The Filipino-American Kitchen: Traditional Recipes, Contemporary Flavors
In The Filipino-American Kitchen, Chicago-based chef and teacher Jennifer Aranas introduces the exotic flavors of her ancestral Filipino homeland, taking readers on a gastronomic tour — from sweet and spicy to smoky and tangy — while transforming delicious native recipes into easy-to-make meals.
Even if you're an experienced Filipino cook, you will discover new favorites among this collection of over 100 recipes, which includes everything from appetizers to desserts. The recipes combine traditional Filipino cooking with New World variations, reflecting the author's Filipino-American roots. She offers innovative interpretations of native recipes such as Duck Adobo, Green Papaya and Jicama Salad, Salmon Kilaw, Lamb Casoy, and Ambrosia Shortcake, alongside traditional favorites such as Crispy Lumpia Egg Rolls, Hearty Paella, Pancit Noodles and Sweet Halo-Halo Sundaes.
The "Basics" chapter introduces the building blocks of Filipino cuisine, showing you step-by-step how to create authentic Filipino food. A detailed buying guide leads you through the bustling Asian market, demystifying the flavor essentials — such as coconut, palm vinegar, shrimp paste and calamansi lime — that set the food of the Philippines apart from its Asian neighbors.
With this Filipino cookbook at your side, you can share these mouthwatering Filipino dishes with your friends and family.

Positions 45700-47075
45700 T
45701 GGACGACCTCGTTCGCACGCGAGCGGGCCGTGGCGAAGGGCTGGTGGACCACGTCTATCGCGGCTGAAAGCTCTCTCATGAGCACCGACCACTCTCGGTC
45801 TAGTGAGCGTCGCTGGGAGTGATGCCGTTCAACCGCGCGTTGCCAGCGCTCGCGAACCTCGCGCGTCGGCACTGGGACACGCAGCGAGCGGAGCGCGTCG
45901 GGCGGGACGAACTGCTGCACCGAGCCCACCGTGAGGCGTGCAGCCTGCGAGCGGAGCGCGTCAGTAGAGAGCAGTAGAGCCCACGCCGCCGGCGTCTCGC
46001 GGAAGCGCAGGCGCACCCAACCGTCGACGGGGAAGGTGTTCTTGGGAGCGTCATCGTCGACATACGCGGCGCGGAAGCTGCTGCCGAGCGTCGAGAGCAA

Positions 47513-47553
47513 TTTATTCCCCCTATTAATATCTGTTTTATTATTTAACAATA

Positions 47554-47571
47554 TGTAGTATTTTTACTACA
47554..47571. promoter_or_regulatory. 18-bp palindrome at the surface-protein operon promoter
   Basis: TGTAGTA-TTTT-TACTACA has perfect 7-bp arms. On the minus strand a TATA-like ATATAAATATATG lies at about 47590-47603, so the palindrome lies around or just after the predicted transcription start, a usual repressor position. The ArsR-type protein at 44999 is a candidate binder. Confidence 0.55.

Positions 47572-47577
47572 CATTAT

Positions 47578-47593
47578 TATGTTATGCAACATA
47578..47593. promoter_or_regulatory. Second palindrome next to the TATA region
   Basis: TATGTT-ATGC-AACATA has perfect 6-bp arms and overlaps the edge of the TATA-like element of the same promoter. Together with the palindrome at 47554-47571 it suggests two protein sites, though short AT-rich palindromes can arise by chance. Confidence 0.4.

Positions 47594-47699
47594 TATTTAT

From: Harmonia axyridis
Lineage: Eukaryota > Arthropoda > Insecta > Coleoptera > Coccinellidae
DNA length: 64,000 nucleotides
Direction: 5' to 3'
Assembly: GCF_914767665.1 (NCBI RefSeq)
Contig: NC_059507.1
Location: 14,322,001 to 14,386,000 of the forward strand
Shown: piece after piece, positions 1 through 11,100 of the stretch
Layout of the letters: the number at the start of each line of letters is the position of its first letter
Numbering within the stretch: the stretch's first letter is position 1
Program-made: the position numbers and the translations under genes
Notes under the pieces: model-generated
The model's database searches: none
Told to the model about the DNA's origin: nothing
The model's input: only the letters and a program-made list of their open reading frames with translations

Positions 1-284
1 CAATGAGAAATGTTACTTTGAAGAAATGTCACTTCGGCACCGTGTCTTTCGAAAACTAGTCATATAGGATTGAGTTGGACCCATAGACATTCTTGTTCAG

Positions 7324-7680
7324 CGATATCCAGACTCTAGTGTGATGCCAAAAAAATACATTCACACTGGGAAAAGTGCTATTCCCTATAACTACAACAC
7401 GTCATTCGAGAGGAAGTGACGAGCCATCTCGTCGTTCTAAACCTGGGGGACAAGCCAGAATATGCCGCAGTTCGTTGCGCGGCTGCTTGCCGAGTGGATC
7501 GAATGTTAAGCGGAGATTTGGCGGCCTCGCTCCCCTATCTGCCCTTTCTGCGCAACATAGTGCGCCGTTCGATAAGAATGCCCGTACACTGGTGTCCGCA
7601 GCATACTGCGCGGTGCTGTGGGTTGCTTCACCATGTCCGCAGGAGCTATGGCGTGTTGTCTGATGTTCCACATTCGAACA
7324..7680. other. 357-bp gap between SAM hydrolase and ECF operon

Sample recipes from The Filipino-American Kitchen: Traditional Recipes, Contemporary Flavors
Something as simple as broiled chicken can be transformed into a memorable dish with a vibrant marinade and a flavorful dipping sauce. Although this dish is oven-broiled, using smoked paprika adds that incomparable charcoal-grilled element that smells and tastes of summer.
There is nothing more satisfying than the smooth tang and suggestive burn of a harmonious hot-and-sour soup. Sinigang is the general term used for sour broth soups that are altogether bright and refreshing, often with a chile kick. Traditionally soured with fruit such as calamansi (Filipino lime), tamarind, or green mango, native vinegars distilled from coconut water, palm sap, or sugarcane are also used as mild souring agents, being less acidic than the distilled white or cider vinegars used in the United States. In this recipe, mushrooms really shine, their earthy flavor a natural complement to the clean broth. A healthy mix of dried and fresh mushrooms gives this soup maximum flavor and weighty texture.
This is what I like to consider a bare-bones ukoy recipe upon which other variations are built. These fritters are light and crunchy with just barely enough batter to keep the sweet potato and cassava clinging to the shrimp. Other variations may include the addition of chopped green onions (scallions), bean sprouts, or water chestnuts mixed with flour and water into a pancake batter consistency. Such modifications detract from the crunchiness of the basic recipe, but the textural softening is replaced with heightened flavor. One key procedural note is to use a slicing tool that will cut long, to 1-inch (13 to 25-mm) matchsticks of sweet potato and cassava. A mandolin works beautifully to slice wiry vegetable threads that cook quickly into shoestring fries surrounding the shrimp.
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